Dispute Blacks out Israeli Tv

Israel Television broadcasts were off the air today for the third consecutive day because of a dispute involving disciplinary action taken against the chairman of the technician’s committee.

Israel Television technician’s staff committee members said they would return to work only after committee chairman Hezi Koka is reinstated. He was suspended by the Broadcasting Authority last Thursday for refusing to allow a segment of film, provided by a foreign news agency, from being broadcast.

The State-owned radio was also off the air for five hours last Thursday night, as a sign of solidarity with the television employes.

BACKGROUND OF DISPUTE

The incident leading to Koka’s suspension followed his decision to black out a segment of last Wednesday night’s newsreel involving disturbances on the Temple Mount, during the visit there that morning by a group of Knesset members.

Israel Television did not have enough of its own footage for the broadcast and wanted to make use of a film segment obtained by satellite from the British Visnews television agency. The technicians refused to handle the film, claiming it was taken with equipment not covered in their works agreement and which they were not prepared to use.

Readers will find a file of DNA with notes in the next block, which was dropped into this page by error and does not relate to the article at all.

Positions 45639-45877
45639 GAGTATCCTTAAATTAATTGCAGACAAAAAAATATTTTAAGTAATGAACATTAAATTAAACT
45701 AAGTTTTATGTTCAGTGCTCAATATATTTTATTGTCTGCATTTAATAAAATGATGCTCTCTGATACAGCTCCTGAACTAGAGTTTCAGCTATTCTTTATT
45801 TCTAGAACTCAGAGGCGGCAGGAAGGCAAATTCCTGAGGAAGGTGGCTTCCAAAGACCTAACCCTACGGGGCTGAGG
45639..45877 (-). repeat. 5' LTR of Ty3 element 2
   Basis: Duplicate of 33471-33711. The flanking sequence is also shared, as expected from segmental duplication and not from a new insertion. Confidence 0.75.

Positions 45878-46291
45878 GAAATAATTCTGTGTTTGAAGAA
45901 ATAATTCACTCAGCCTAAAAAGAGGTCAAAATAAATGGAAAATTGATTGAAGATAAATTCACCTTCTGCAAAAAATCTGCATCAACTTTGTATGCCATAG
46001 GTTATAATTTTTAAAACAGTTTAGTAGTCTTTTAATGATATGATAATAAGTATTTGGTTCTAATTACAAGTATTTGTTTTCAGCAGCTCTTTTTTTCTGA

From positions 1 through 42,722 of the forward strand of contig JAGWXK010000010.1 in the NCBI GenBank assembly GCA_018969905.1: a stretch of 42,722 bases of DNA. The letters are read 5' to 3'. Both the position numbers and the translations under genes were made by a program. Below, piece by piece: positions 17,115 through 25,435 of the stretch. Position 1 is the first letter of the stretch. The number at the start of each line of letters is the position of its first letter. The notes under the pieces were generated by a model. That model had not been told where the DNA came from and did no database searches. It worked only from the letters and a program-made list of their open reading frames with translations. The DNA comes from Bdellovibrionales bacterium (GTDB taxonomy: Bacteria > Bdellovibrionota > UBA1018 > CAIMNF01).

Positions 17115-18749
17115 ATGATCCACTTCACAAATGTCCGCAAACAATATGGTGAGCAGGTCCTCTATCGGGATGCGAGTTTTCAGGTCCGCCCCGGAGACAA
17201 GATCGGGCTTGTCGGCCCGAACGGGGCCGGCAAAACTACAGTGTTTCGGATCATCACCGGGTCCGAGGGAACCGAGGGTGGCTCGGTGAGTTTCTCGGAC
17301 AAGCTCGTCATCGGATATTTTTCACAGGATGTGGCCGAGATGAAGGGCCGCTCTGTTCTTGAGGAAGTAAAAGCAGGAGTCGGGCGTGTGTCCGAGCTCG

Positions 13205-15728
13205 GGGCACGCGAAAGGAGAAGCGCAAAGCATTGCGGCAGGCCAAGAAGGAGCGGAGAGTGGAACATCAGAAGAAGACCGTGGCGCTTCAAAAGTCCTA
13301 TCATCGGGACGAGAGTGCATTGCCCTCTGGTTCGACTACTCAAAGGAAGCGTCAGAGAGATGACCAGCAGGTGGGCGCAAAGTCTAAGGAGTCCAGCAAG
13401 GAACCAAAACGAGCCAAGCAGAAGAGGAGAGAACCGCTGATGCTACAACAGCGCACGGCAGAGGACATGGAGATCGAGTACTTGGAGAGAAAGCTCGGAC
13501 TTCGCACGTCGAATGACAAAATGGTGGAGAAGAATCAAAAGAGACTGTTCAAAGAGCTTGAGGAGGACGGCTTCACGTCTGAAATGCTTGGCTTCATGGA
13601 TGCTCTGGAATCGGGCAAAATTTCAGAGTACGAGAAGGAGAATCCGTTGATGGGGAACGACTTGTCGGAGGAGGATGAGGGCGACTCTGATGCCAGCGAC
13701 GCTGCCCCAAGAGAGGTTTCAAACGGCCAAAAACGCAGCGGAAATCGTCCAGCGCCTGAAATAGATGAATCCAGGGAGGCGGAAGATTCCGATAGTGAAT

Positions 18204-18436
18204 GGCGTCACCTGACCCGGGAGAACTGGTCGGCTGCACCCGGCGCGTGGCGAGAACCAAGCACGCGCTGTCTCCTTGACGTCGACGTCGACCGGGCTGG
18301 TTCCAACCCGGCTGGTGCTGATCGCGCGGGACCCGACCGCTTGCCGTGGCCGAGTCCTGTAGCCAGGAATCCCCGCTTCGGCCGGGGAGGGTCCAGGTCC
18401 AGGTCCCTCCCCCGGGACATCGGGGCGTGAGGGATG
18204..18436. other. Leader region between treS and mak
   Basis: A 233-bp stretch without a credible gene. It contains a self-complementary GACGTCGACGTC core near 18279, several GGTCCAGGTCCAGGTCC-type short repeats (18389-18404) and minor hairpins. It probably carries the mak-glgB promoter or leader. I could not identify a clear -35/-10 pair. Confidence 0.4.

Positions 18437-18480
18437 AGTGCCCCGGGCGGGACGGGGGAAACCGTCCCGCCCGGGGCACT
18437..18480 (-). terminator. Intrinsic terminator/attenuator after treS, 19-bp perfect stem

Israel Broadcasting Authority director Uri Porat, furious at what he said was another example of the state of anarchy at the television operation, summoned an urgent meeting of the management committee which voted unanimously to suspend Koka and bring him before a disciplinary tribunal.

Histadrut officials had warned Porat that suspending Koka would cause a strike, but Porat and the committee maintained that Koka’s position as the committee chairman did not exempt him from disciplinary action.

Observers here suggest that the government-appointed television Board of Governors would be glad to close down the service for week or so, to reorganize the service and ensure that management, and not reporters or technicians, decide what should be aired and what not.

In the interim, Israelis have switched to Jordan or the Christian missionary Voice of Hope television broadcasts from south Lebanon, to replace the dark screens on the Israeli channels.

There will be no Daily News Bulletin dated January 20, Martin Luther King, Jr. Day, a postal holiday.

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